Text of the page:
Just after enabling the “Do Not Track” attribute by default on IE10, guys at W3C have updated their DNT specifications as they now require web browsers to have this feature disabled during initial software launch.
Here is what they have to say:
Today we reaffirmed the group consensus that a user agent MUST NOT set a default of DNT:1 or DNT:0, unless the act of selecting that user agent is itself a choice that expresses the user’s preference for privacy. In all cases, a DNT signal MUST be an expression of a user’s preference.
So what does that mean? If the following draft is approved, advertisers could pretty much ignore IE10’s DNT setting and still track web users.
However, following such adjustment, Microsoft issued an official response:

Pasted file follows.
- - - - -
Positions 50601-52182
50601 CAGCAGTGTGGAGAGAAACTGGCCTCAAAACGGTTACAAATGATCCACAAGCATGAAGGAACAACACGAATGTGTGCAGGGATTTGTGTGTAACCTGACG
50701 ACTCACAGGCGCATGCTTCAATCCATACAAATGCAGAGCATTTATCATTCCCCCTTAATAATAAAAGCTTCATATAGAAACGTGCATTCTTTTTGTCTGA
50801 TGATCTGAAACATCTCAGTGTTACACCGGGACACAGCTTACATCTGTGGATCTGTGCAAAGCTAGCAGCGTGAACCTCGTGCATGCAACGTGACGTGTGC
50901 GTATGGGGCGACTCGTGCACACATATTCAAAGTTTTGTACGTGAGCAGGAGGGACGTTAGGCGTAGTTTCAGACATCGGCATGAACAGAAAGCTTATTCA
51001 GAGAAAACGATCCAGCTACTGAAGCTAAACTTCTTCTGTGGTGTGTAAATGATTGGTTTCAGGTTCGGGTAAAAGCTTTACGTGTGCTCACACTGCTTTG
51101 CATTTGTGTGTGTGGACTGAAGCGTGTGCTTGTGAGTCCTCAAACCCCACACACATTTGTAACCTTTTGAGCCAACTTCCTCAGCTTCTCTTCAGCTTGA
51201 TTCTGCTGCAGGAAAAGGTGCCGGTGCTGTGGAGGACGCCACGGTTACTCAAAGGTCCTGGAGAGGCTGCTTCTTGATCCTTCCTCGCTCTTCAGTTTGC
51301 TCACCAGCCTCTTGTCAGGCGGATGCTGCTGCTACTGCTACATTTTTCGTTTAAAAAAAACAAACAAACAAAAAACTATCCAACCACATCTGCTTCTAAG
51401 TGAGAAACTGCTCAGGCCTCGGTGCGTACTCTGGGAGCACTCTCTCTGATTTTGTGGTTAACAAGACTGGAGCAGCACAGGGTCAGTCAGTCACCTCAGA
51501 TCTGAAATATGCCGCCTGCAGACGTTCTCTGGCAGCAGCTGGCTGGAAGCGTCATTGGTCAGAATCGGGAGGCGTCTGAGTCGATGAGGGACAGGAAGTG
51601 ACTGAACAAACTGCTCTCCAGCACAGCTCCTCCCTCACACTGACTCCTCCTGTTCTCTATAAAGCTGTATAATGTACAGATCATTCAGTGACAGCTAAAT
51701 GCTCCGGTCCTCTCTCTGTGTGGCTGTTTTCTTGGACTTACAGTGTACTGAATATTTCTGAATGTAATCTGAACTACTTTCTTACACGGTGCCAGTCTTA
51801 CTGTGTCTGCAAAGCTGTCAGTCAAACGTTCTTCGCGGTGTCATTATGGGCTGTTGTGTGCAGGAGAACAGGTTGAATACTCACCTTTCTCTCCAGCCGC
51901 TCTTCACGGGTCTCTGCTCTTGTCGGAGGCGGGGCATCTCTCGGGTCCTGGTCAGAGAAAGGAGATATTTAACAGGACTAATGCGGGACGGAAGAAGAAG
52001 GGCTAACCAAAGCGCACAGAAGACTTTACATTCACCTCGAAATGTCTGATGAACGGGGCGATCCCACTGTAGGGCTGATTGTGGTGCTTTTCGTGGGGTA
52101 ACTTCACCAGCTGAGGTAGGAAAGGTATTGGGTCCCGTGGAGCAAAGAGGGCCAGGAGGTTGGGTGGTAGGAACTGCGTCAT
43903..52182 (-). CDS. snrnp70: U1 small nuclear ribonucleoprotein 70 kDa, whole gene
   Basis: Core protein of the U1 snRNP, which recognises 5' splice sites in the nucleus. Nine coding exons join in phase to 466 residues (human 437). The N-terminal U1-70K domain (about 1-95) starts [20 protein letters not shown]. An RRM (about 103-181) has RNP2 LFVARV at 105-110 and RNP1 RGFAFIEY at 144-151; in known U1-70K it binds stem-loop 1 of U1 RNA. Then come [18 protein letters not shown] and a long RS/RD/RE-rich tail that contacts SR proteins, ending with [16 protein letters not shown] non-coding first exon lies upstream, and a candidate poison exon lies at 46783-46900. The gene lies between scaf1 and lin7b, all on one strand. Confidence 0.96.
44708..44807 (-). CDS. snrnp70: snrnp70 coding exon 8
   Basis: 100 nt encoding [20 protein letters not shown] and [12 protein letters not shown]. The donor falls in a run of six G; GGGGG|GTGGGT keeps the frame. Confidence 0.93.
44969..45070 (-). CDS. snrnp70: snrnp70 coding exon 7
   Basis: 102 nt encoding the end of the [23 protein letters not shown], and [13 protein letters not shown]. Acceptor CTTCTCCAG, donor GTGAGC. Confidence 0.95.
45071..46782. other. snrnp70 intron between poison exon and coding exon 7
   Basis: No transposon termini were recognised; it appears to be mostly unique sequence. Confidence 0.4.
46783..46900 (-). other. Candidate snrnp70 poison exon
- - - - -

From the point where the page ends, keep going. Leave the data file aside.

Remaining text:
Results of a recent study by the Pew Internet & American Life Project show 68 percent of respondents were “Not OK” with targeted advertising because they don’t like having their online behavior tracked and analyzed.
In short, we agree with those who say this is all about user choice. However, we respectfully disagree with those who argue that the default setting for DNT should favor tracking as opposed to privacy.
And the saga continues…
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Vygantas is a former web designer whose projects are used by companies such as AMD, NVIDIA and departed Westood Studios. Being passionate about software, Vygantas began his journalism career back in 2007 when he founded FavBrowser.com. Having said that, he is also an adrenaline junkie who enjoys good books, fitness activities and Forex trading.